Cross-examined: You had gone twenty yards beyond the gate before you would stop.
By the Bench: There was no dung in the cart.
The defendant said there was dung in the cart and called the following witness:—
William Hobbs, brother of the defendant: The defendant started with some old thatch which had been under his cart all night.
Defendant said the toll-keeper was tipsy at the time, and threatened to knock his head off.
The defendant was convicted and fine £1 and 15s. costs, or one month’s imprisonment.

Watford Observer, 16th December 1865.


ASLEEP IN CHARGE ON THE TURNPIKE. Where the driver of a cart refuses to give his name, the owner may be summoned. You [Lovegrove] are brought here because your man refused to give his name . . . .
Police-constable Dunn: Last Friday week, the 22nd June, I was going along the road and saw the defendant riding at full length in the cart. He was fast asleep. When I awoke him he refused to give his name. I took the name from the cart. He afterwards gave the name of Chesham.
Lovegrove said he knew nothing about it. He paid the man his wages and did not see what he had to do with this complaint.
John Chesham deposed: I was fast asleep in the cart when the constable woke me up. I told him my name was Chesham. I had been out two nights and was very warm and sleepy.
The defendant was fined 1s. and 15s. costs. In default of payment in a fortnight to be committed fourteen days.

Watford Observer, 7th July 1866.


FURIOUS DRIVING ON THE TURNPIKE. Police constable Hammond stated: On Friday, the 24th June, I was on duty in the High-street a little after 9 o’clock in the evening, when my attention was called to a mob of persons near the shop of Mr. Turner, confectioner. I went there, and while I was dispersing the mob, which had been gathered together by two men fighting, the defendant, in company with another young man, drove a pony and cart down the street very furiously indeed. He did not offer to pull up, but drove into the crowd, knocking down an old man named Sears and running over his thighs The defendant and his companion were nearly thrown out of the cart. The old man fortunately escaped serious injury . . . .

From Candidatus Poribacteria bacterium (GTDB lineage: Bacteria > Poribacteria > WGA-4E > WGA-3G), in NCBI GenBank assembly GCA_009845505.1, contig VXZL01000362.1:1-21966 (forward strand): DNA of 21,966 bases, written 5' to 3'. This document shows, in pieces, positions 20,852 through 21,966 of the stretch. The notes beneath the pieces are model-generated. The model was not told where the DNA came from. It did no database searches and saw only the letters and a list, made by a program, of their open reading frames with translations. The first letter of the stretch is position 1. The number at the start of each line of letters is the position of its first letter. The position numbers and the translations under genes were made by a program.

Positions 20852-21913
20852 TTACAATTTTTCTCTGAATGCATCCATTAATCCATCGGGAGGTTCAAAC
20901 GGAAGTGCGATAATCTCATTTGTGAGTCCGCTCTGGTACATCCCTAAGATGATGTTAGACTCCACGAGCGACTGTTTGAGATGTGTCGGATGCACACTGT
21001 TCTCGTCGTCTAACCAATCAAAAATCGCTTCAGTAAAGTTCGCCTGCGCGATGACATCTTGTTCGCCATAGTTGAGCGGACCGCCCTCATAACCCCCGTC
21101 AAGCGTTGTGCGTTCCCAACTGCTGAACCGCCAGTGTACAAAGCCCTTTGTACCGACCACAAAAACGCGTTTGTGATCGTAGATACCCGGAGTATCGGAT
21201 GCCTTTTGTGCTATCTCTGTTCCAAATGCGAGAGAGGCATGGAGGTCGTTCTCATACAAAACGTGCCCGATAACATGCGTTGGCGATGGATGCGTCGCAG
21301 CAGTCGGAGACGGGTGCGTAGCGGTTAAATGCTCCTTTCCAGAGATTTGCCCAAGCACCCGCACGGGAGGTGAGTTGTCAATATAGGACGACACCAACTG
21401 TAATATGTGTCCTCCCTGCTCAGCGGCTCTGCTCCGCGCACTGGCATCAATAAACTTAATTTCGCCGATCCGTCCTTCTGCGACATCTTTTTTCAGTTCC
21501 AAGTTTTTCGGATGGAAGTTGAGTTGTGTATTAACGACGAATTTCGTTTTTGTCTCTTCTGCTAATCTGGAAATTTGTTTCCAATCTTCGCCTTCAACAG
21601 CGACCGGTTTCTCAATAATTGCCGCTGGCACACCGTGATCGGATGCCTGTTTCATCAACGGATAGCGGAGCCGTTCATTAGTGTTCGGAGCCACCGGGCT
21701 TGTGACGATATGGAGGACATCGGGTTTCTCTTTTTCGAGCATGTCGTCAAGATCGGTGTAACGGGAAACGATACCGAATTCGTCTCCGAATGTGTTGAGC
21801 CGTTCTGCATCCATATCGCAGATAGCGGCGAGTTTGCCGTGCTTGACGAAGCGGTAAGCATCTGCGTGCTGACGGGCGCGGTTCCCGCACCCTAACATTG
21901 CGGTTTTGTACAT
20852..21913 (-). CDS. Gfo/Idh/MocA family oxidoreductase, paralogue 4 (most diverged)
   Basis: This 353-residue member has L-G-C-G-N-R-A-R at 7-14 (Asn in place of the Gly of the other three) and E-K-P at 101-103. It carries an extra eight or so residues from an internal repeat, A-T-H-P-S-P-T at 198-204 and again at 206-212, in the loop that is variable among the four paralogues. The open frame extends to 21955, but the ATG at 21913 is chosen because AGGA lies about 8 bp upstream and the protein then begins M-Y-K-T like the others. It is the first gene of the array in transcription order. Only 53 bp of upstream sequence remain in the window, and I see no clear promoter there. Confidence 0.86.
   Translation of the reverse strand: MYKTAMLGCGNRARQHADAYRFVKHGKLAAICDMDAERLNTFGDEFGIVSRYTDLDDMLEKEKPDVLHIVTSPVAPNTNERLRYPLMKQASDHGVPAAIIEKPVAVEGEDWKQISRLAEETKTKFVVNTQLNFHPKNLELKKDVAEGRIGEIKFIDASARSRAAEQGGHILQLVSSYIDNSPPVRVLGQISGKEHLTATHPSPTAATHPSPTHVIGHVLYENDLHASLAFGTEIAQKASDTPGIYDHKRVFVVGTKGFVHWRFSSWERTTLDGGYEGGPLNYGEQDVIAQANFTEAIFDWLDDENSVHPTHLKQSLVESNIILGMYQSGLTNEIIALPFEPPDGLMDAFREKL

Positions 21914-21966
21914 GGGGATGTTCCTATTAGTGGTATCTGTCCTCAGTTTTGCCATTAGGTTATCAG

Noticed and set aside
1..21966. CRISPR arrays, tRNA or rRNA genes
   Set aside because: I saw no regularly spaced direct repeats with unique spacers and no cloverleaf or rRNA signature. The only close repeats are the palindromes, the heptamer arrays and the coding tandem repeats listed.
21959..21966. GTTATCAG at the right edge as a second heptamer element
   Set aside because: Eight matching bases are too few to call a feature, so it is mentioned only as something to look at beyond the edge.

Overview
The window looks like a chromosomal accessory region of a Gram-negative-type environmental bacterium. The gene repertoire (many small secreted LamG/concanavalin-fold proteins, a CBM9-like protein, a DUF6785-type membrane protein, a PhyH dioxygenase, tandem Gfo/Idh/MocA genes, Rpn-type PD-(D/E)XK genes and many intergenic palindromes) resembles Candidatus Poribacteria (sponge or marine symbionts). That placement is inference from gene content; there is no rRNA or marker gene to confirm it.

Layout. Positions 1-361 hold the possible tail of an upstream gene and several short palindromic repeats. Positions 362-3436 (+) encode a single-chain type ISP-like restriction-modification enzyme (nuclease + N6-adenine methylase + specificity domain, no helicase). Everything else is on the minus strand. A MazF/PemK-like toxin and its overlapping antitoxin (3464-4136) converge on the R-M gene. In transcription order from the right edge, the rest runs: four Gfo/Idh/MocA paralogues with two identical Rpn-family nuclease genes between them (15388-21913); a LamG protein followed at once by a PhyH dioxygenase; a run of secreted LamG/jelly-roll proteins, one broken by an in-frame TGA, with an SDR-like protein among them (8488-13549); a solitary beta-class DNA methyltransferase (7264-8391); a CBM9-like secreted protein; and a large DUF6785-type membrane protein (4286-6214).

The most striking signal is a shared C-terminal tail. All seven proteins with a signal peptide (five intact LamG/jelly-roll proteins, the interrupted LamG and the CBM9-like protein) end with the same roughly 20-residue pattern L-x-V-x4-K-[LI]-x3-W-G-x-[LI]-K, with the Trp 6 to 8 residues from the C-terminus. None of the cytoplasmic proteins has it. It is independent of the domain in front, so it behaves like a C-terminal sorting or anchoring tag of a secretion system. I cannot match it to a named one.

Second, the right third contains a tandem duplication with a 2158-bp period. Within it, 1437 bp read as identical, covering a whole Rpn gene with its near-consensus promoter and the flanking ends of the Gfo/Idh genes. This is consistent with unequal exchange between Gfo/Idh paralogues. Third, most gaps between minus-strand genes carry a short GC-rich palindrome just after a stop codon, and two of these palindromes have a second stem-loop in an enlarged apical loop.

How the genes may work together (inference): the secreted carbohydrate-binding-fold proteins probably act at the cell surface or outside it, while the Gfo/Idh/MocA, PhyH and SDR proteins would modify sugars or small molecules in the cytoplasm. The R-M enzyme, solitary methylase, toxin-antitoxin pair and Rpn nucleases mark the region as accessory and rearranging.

Mr. Turner, confectioner, said that the defendant went at a very smart rate, but he would not call it ‘furious’ driving. The rate was eight or nine miles an hour. He told the defendant that it was very imprudent to go through a mob at the rate he did.
Fined 5s., costs 18s. 6d.

Watford Observer, 9th July 1870.




During the 1820s a considerable amount of civil engineering work was carried out on the Sparrows Herne turnpike road. The following is a chronological summary of the related press notices that appeared during this time.

“The Sparrows Herne Trust are making another very excellent improvement in their line of road, by cutting through the steep chalk hill, at the London entrance of the town of Watford, so as to reduce the hill nearly one half. We are informed that it is the Earl of Bridgewater’s intention to cut an entire new line of road, so as to avoid the present dangerous entrance into the town of Tring, and also that it is in contemplation to lower Beggar Bush Hill, between Tring and Aston Clinton, which will most certainly be a great public benefit, as that hill in Its present state is dangerously steep.”

The New Monthly Magazine, Volume 13, 1820.


“The trustees of Sparrow's Herne turnpike road, have in contemplation an improvement of considerable importance to the public; that is by diverting the present road through the ground of Nascott Farm, at Watford, so as to enter the present line again at the sixteen mile stone. By these means will be avoided the dead heavy ride from Watford down by the park pales of Cashiobury.”

The New Monthly Magazine and Literary Journal, 1st April 1821.


A great deal of alteration was announced to take place at the Aylesbury end of the turnpike, including new roadwork that involved the demolition of a number of buildings: